I argue that Democritus presents a theory of colour in which the predominance of atomic shapes and microstructural arrangements are necessary but not sufficient for colour vision. Focusing primarily on Democritus’ basic colours, I analyse his microstructural account, providing a new analysis of the natural and technological underpinnings of his method of explanation. I argue that the notion of predominance allows Democritus to account for both the variation and the repeatable correspondence of colour perception by setting limits on possible microstructures. This account, however, is complicated by the evidence for a Democritean theory of colour transformation and distorted vision, which arise from a dynamic interplay of features at the level of microstructures and at the level of perception.
The hypothesis formulated by Usener and Diels that Theophrastus’ De sensibus is a crucial source of relevant sections of the Placita is insufficiently supported by the evidence. Of the fifteen Placita chapters dealing with sense perception and cognition, only a few are related to the treatise.
It is well known that when it comes to perception in the De anima, Aristotle uses affection-related vocabulary with extreme caution. This has given rise to a debate between interpreters who hold that in Aristotle’s account, the act of sense-perception nevertheless involves the physiological alteration of the sense organ (Richard Sorabji), and those think, with Myles Burnyeat, that for Aristotle, perception does not involve any material process, so that an Aristotelian physics of sense-perception is a “physics of forms alone”. The present article suggests that the dematerialisation of Aristotle’s theory of perception, which has a long story from Alexander of Aphrodisias to Brentano, may be in fact traced back to Theophrastus’ exegesis of Aristotle’s relevant passages in the De anima in his Physics, as we can reconstruct it on the basis of Priscian’s Metaphrasis in Theophrastum and Simplicius’ commentary of Aristotle’s De Anima. The reconstruction also provides a scholastic-theoretical frame to Theophrastus’ critical exposition of ancient theories about sense perception in his De sensibus, whether or not the discussion originally belonged to Theophrastus’ Physics.
This paper considers Theophrastus’ use in the De sensibus of the principles that like perceives like and that unlike perceives unlike to criticise his predecessors. It is argued that the aporiai that arise from either position serve to motivate the view of perception articulated by Aristotle in the De anima.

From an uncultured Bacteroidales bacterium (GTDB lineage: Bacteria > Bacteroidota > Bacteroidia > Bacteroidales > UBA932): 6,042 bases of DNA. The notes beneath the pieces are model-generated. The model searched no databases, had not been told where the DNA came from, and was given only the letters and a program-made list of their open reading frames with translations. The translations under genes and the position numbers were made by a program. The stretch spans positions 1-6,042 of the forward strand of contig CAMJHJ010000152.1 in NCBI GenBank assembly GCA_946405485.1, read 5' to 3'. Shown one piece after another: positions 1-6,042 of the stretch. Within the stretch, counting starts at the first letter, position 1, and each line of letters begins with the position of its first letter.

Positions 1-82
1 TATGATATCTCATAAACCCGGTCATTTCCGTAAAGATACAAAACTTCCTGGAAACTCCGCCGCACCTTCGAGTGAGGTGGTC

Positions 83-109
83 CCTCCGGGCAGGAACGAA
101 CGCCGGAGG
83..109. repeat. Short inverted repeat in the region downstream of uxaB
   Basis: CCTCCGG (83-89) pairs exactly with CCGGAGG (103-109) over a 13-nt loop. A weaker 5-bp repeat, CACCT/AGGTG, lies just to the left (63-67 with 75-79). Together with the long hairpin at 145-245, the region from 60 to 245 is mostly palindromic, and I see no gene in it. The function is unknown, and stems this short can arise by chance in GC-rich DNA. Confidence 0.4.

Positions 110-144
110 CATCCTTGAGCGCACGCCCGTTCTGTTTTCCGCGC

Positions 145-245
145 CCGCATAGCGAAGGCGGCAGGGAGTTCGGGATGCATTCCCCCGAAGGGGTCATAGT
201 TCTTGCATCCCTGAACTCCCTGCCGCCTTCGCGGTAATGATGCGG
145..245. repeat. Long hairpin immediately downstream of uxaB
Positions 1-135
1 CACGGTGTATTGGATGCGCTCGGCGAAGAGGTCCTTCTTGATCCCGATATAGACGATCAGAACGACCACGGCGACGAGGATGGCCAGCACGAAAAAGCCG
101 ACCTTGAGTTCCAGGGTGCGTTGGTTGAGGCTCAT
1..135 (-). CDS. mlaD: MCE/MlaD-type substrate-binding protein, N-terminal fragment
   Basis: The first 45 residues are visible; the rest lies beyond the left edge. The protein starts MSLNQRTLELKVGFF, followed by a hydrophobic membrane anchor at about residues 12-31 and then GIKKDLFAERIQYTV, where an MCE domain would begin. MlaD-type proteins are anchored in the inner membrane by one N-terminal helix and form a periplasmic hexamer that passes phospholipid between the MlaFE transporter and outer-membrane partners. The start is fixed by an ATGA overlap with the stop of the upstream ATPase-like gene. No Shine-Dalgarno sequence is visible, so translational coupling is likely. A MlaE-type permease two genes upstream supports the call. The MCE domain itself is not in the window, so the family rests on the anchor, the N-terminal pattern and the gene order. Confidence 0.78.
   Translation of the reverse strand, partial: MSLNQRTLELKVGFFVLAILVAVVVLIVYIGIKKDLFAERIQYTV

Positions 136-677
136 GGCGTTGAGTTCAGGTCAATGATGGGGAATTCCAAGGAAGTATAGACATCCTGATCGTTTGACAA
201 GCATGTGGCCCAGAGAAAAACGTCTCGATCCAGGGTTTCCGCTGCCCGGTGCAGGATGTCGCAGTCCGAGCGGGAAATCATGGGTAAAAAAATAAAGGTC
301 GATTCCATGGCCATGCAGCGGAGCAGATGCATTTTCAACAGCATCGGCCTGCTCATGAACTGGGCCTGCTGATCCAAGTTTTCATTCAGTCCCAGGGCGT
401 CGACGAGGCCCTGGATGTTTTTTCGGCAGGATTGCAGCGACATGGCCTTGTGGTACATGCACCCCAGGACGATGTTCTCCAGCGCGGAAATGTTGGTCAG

As a crucial source for Presocratic theories of sense perception, Theophrastus’ De sensibus deserves a closer scrutiny than the placement among A-fragments, as often suggested or instigated. This paper proposes to refine our terminology for labelling the varying quality of reporting within the A-fragments has. It supplements the existing criticism of Diels’ division by analysing neglected features. A reassessment of the assumptions underlying the terms ‘fragment’ and ‘paraphrase’ can contribute to dissolving the sharp distinction between A- and B-fragments in DK. It advocates, not equality for A-fragments, but a more inclusive and accurate evaluation of the passages.
Many fragments from Theophrastus on perception are preserved by the late Neoplatonist, Priscian of Lydia. After preliminary source criticism concerning how to identify the fragments, I turn to Theophrastus’ discussion of perceiving and perceptual awareness. While he clearly rejects literalism, he also does not embrace “spiritualism”: he argues instead that we receive the defining proportions of perceptible qualities in the sense organ, though in different contraries than in the perceptible (thereby avoiding literalism). If Priscian’s report is faithful, Theophrastus also accepts a moderate capacity reading of De anima III.2, locating awareness in a central monitoring sense, common to the individual modalities; and this has further implications for the unity of consciousness. Theophrastus’ method, though aporetic in form, is nonetheless a constructive engagement with the same texts of Aristotle’s we have ourselves, in the service of a joint research program in psychology that he shared with his colleague and former teacher.
In paragraphs 5 and 86 of the De sensibus Theophrastus gives a brief report of Plato’s views on the sense of vision and its object, i. e. colour, based on the Timaeus. Interestingly enough, he presents the Platonic doctrine as a third alternative to the extramission and intromission theories put forward by other ancient philosophers. In this article I examine whether or not Theophrastus’ account is impartial. I argue that at least some of his distortive departures from the Platonic dialogue are due to his Aristotelian inheritance, even though they do not always represent Aristotle’s expressed views.